Po Bronson: Kids need more than one motivation

Kids are more likely to stick with it and accomplish great things when they have multiple reasons to push themselves, says author Po Bronson.
YouTube video

A single reason may not be enough to motivate your child to work hard, says Po Bronson, the author of NurtureShock. Here’s why — and what you can do about it.

More videos! Po Bronson describes differences in the way mothers in Hong Kong and the U.S. react after their children do poorly on an IQ exam, and discusses the COMT gene and your child’s biological response to stress.

Video transcript

“To accomplish almost anything in life, you actually need to have multiple motivations, and all the science says that if you have a singular motivation, you tend to not last at something. Volunteers who want to help out a nonprofit don’t last if they’re coming for just one reason — even if it’s a really good reason. You know, my sister died in the accident, and now I’m going to come help you. You have to have a lot of motivations. In that same way, motivation is sort of nested. Absolutely, we need to have a healthy amount of intrinsic motivation. We’re not in it just to beat people. We’re not in it… We’re in it because it’s a good thing, it’s healthy, we like it, it’s fun, mastery is a goal. But, layer on top of that the sense of comparing ourselves to others, wanting to fit in with others. Layer on top of that, possibly, the notability of grades as a form of a reward, a public acknowledgement, layer on that getting into college is a reward for years of hard work. These things add to performance. You should be driven by intrinsic desire for mastery, but you’ll perform yet higher because you’re pushed by other kids to do better. You’re in class, and that kid is doing great on their science project — and you can see how great they’re doing — and that pushes you not to turn in a lame science project. And what do you do? You end up learning a lot of science. And you end up loving science, even though you … only started it for the wrong reason: to not be worse than that kid. But you end up loving it. It’s more complicated than just there’s intrinsic and extrinsic.”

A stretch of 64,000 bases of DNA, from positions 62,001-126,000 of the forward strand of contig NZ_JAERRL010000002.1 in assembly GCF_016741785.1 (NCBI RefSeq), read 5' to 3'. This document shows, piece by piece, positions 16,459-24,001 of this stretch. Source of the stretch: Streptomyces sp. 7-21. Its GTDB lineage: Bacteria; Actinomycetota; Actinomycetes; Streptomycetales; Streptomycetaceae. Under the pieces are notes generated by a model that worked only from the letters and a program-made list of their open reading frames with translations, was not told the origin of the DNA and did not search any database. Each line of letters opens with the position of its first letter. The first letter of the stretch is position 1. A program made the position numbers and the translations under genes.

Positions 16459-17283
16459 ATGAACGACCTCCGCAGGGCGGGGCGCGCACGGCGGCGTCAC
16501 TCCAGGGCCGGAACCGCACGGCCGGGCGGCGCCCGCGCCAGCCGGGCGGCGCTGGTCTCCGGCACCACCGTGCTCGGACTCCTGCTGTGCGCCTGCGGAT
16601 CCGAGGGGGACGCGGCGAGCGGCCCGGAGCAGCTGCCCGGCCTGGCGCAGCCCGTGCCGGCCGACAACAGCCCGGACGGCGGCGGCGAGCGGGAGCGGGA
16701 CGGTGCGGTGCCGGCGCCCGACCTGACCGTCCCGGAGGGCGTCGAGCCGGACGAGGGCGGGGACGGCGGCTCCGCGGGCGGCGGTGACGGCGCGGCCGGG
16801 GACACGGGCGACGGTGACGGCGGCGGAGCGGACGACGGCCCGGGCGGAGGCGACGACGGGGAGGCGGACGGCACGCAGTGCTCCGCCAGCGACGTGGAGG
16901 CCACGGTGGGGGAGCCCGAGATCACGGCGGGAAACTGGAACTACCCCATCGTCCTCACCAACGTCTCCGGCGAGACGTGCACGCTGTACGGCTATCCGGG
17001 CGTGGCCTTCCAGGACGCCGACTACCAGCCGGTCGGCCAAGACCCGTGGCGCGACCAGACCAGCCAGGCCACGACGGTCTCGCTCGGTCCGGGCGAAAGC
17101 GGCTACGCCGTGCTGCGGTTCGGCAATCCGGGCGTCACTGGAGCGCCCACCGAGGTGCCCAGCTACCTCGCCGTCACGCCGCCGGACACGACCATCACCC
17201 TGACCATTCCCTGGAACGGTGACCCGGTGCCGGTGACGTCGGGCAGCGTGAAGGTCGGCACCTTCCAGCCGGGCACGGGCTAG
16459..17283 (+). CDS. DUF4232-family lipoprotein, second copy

About the author

GreatSchools.org is a national nonprofit with a mission to help every child obtain a high-quality education that values their unique abilities, identities, and aspirations. We believe in the power of research-backed, actionable information to empower parents, family members, and educators to help make this happen. For 25 years, the GreatSchools Editorial Team has been working to make the latest, most important, and most actionable research in education, learning, and child development accessible and actionable for parents through articles, videos, podcasts, hands-on learning resources, email and text messaging programs, and more. Our team consists of journalists, researchers, academics, former teachers and education leaders — most of whom are also dedicated parents and family members — who not only research, fact check, and write or produce this information, but who use it in our daily lives as well. We welcome your feedback at editorial@greatschools.org.